Arizona State University’s Technological Entrepreneurship and Management program empowers techie students, including engineers, to generate new technologies, while teaching them business essentials.

The Technological Entrepreneurship and Management program is a co-branded degree between the Ira A. Fulton Schools of Engineering and the W. P. Carey School of Business.

The program offers students the business and technical acumen needed to excel in the startup landscape — as creators of new ventures or collaborators on growing startups — or as successful “intrapreneurs,” referring to thinkers who promote risk-taking and innovative product development and marketing approaches within large organizations.

Housed in the Ira A. Fulton Schools of Engineering, the program prompts engineers to consider new possibilities and applications for their technical studies.

Lecturer Aram Chomina-Chavez calls this pairing of engineering and entrepreneurial studies the “secret sauce” of the Technological Entrepreneurship and Management program.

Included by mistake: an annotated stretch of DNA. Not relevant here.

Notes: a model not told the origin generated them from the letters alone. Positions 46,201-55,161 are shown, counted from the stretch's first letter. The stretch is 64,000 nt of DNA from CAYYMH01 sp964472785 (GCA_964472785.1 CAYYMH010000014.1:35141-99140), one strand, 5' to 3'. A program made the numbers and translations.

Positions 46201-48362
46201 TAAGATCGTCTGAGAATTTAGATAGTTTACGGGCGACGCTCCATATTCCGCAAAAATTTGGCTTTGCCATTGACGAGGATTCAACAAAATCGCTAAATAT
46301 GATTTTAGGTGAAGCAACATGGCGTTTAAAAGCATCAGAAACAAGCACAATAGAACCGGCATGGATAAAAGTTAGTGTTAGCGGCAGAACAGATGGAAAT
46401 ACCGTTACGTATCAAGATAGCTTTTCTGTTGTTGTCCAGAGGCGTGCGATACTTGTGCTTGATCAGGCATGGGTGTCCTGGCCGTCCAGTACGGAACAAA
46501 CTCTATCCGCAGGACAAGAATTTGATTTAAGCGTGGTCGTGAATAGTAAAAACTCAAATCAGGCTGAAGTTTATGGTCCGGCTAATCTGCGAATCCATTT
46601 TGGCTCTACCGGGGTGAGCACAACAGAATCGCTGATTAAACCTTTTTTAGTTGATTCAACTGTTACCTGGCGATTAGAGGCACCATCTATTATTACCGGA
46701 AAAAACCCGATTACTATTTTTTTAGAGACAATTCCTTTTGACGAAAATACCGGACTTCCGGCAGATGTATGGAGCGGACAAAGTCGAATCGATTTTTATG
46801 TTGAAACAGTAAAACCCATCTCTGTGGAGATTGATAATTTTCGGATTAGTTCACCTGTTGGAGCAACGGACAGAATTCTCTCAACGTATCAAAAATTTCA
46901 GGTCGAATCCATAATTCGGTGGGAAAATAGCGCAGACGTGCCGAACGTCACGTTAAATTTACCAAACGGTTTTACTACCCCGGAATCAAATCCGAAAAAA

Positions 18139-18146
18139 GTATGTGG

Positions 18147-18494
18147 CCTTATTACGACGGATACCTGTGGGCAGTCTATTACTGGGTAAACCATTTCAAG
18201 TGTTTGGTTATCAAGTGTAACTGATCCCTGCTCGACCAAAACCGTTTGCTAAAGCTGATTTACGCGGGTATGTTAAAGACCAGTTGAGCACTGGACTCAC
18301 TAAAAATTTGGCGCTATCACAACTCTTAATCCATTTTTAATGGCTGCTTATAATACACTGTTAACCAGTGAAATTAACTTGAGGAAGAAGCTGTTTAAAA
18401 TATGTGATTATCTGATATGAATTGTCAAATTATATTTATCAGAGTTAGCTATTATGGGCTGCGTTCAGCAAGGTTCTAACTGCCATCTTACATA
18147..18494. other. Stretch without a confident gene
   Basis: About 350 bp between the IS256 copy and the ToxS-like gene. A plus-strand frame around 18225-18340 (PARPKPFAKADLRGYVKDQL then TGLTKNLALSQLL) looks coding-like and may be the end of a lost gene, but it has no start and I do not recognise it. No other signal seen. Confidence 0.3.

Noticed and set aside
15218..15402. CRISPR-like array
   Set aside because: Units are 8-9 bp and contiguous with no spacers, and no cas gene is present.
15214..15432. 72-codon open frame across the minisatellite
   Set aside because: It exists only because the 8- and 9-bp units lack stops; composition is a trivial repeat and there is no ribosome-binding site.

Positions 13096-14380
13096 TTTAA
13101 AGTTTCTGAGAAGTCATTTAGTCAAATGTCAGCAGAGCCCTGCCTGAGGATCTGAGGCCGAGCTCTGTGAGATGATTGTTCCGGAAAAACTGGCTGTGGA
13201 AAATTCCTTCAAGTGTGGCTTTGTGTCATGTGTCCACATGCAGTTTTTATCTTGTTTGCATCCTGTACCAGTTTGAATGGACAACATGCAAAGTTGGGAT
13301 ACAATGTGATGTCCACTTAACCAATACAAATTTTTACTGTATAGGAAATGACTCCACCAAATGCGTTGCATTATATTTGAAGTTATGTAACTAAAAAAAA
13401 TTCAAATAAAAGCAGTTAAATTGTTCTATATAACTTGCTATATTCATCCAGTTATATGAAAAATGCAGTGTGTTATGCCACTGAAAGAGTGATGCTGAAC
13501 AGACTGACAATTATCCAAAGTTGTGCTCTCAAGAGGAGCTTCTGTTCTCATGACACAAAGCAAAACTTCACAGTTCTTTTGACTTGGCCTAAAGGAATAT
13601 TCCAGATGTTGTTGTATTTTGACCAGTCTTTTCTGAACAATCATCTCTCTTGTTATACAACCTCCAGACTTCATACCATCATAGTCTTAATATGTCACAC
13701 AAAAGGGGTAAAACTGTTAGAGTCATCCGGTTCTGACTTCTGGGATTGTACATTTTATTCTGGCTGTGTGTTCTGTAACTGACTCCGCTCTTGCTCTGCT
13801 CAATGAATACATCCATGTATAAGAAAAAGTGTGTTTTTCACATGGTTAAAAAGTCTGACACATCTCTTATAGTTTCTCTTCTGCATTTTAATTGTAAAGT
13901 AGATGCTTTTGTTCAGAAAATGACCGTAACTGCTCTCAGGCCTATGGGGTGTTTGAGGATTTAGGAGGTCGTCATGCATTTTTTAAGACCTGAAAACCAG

“Our program is grounded in a belief that innovators are everywhere,” said Chomina-Chavez, “especially at a university like ASU that is ranked number one in the country for innovation.”

Creation of a co-branded program

Started on the Polytechnic campus in 2010, the program became part of the Ira A. Fulton Schools of Engineering in 2015 when the College of Technology and Innovation became the Polytechnic School, the sixth school in the Ira A. Fulton Schools of Engineering.

The program offers both a B.S. in Technological Entrepreneurship and Management, and an M.S. Tech. in Management of Technology. It also boasts an extensive undergraduate online degree program, with more than 700 students enrolled, including many working professionals.

In fall 2016, the Technological Entrepreneurship and Management program revised its major map to include courses offered by the W. P. Carey School of Business.

“This collaboration with the W. P. Carey School of Business gives us greater outreach to complete the ecosystem of entrepreneurship for our students,” said Carolyn Hirata, a lecturer and program chair of the Technological Entrepreneurship and Management Program.

Entrepreneurially minded students can collaborate with other students in the Fulton Schools Startup Center, Startup Labs and Generator Labs, as well as participate in the W. P. Carey Center for Entrepreneurship. Students interested in technological research can conduct research in the Fulton Undergraduate Research Initiative.